The chairman, House of Representatives Committee on Media and Publicity; Abdulrazak Namdas disclosed that 20 Nigerians are owing the federal government N1.2 trillion and that recovering that money could help Nigeria to overcome hard times posed by the ongoing recession. Speaking at a press conference yesterday, Abdulrazak said;
“As we all know we are in a recession. AMCON was established between 2007 and 2009 as a response to global financial crisis. The Federal Government through ministry of finance guaranteed a loan that AMCON should raise 5.67 trillion naira, this was to save some of these failing financial institutions at that time, AMCON cannot recover its 2.473 trillion.
This is a time we need this resources and this debt is piling up and people owing this money are still leaving and kicking and infact they don’t appear to have issues, some of them own private jets. If we can invest that money into the economy, it will assist the economy very well and it will interest you to know that out of this 2.4 trillion only 20 individuals have about 1.2 trillion to cough out.”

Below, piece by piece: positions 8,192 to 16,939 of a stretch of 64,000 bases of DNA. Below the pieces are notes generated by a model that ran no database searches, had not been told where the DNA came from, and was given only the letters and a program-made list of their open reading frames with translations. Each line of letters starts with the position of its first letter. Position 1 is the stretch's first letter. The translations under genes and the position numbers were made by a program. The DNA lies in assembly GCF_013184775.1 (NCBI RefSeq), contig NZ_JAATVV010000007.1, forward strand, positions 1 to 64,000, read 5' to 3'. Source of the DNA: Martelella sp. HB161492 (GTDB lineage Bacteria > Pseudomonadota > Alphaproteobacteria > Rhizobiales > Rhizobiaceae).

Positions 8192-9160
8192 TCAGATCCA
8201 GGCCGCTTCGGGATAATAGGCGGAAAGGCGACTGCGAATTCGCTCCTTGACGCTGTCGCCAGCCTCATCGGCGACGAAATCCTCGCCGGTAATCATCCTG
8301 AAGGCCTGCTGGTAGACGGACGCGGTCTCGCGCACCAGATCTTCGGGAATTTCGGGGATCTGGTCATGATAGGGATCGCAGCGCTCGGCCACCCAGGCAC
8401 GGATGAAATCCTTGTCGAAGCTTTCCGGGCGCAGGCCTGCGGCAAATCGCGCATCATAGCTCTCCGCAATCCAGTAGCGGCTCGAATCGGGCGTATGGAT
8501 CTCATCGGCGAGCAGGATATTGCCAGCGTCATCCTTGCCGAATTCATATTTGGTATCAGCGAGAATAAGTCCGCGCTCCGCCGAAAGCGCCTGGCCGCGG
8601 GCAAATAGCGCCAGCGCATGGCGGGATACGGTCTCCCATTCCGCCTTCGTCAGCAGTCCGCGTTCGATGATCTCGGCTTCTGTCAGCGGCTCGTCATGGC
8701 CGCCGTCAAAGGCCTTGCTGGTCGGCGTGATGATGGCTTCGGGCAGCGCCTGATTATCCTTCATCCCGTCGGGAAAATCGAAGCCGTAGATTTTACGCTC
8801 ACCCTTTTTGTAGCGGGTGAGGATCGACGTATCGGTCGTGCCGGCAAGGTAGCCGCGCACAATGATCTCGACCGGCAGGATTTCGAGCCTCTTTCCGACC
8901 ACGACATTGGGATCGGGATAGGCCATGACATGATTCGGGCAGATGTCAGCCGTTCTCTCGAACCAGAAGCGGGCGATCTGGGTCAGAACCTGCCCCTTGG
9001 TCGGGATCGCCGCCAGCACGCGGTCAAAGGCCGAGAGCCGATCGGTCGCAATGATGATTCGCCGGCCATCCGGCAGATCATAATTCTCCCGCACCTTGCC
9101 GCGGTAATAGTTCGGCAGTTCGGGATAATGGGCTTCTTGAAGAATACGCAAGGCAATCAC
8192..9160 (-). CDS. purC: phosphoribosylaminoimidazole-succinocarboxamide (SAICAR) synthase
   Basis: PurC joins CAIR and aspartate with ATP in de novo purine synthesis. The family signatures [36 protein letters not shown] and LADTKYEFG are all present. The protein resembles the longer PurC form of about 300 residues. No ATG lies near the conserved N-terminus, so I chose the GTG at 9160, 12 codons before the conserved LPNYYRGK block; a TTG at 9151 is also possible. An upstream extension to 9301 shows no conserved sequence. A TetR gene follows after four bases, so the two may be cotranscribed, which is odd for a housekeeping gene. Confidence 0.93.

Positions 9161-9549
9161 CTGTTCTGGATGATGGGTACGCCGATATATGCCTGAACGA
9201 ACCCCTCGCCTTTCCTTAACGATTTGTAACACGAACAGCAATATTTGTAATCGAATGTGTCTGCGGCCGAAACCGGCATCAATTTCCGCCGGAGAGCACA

Earlier, the house of representative mandated its committee on banking and currency to investigate the failure of bank debtors to pay up their loans to the tune of N2.4 trillion. They noted that if these loans are paid by the debtors/obligos, it would enable AMCON to redeem its three years zero coupon.
“The resolution by the house was sequel to a motion on matters of public importance sponsored by Johnbull Shekarau from Plateau state. While moving the motion on the floor, the house said federal government through the ministry of finance and the Central Bank of Nigeria (CBN), had provided the initial capital and a three years zero coupon to allow AMCON raise N 5.67 trillion for intervention. Six years after, AMCON is yet to recover over N2.463 billion from obligos/bank debtors to enable three years zero coupon bond it acquired,” Johnbull said.
The lawmaker added that the inability to recover this amount has serious implication on the economy especially in this recession.
Several lawmakers also contributed to the debate and urged the federal government not to do business with companies owing banks until they have settled their debts, he said.